A good friend who happens to be a Turkish citizen sends me the following:
The Grand National Assembly of Turkey has just passed Erdogan’s constitutional change package with over 330 votes for, making it possible to hold a referendum on it. It is an importing moment signalling the Turkish Parliament created in 1919 by Ataturk losing all of its dignity, since it has surrendered almost all powers of itself to the Presidency, namely Erdogan. Those deputies who accepted it are directly guilty for destroying the remaining pieces of the republican values of Turkey, hand in hand with President Erdogan.
Erdogan: “Finally, the people’s will will be ruling over Turkey, not the unrealistic ideologies of an outdated system which had to be replaced long time ago. [of Mustafa Kemal Ataturk, without naming]” Secular Republic declared in 1923, outdated??
Turkish Parliament to finalize charter talks this week
Turkey’s parliament will conclude its work on a government-led charter draft this week, paving the way for a possible referendum.
The first round of talks on the amendments, which will convert the country’s current parliamentary system into a presidential one, was expected to end late on Jan. 15. The second round, which consists merely of the voting on the articles and the draft as a whole, will be held at least 48 hours after the first round is concluded, with expectations that it will be held on Jan. 18.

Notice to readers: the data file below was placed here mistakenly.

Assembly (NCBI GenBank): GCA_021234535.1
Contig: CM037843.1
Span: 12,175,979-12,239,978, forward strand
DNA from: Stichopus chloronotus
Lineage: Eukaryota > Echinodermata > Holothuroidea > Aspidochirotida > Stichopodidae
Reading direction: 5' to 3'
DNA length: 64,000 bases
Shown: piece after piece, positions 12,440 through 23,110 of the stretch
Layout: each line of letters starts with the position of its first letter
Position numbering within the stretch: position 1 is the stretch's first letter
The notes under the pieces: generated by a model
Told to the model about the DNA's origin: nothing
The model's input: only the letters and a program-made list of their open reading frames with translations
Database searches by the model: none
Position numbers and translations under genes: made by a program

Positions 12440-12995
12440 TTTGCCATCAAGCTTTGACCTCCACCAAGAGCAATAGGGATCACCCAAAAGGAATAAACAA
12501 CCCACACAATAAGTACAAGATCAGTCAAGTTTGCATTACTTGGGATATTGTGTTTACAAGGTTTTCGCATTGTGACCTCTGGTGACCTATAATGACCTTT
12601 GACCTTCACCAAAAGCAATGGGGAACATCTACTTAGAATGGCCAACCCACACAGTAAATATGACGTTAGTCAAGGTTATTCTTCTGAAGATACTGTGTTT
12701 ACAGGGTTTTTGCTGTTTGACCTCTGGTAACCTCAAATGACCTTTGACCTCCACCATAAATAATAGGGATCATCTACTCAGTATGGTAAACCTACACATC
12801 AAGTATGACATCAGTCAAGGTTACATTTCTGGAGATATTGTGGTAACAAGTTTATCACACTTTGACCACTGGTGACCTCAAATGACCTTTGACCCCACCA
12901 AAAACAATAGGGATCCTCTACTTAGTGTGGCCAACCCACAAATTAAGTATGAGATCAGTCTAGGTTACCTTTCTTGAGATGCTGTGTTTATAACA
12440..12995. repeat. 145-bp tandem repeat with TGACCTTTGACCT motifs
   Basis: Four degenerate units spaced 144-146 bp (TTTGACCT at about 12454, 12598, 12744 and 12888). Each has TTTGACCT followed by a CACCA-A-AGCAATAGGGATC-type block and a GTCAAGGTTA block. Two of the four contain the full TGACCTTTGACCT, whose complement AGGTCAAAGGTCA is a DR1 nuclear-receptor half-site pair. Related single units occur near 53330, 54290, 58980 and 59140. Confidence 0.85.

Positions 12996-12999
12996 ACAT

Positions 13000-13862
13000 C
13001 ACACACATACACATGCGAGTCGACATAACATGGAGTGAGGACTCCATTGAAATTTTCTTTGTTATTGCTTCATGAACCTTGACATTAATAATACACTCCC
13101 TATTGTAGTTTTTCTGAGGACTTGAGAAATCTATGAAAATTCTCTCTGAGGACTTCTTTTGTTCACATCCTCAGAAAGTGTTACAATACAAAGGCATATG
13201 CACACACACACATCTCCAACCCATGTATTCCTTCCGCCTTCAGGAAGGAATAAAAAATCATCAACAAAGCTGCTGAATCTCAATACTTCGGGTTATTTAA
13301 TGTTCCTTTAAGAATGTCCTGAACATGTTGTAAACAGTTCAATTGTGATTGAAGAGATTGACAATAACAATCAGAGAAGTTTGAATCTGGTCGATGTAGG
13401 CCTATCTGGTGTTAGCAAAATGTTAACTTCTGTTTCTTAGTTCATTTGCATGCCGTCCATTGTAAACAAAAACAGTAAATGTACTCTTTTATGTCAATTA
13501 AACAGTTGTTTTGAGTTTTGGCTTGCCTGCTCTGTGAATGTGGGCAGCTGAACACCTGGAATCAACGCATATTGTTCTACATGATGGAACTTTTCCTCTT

If at least 330 of the 550 lawmakers approve the articles, the changes will be posed to the public in a referendum. Any article that remains below the 330 vote threshold in the second round will be left out of the package, regardless of the result of the first round vote.
Parliament had a long night on Jan. 14, starting its session at around 2 p.m. and concluding it at 6 a.m. on the morning of Jan. 15.
In the session, five more articles of the package were approved, bringing the total number of approved articles to 16.
The remaining two articles of the 18-article package were expected to be approved late on Jan. 15.
Among the articles approved on the morning of Jan. 15 were those addressing structural reforms in the nation’s highest judicial body, regulations of the annual budget and a new government system.
Turkey’s Supreme Council of Judges and Prosecutors (HSYK), which currently has 22 regular and 12 substitute members, will have just 13 members in the new system approved by the lawmakers.
The new body will be renamed the Judges and Prosecutors’ Council, and will be chaired by the justice minister.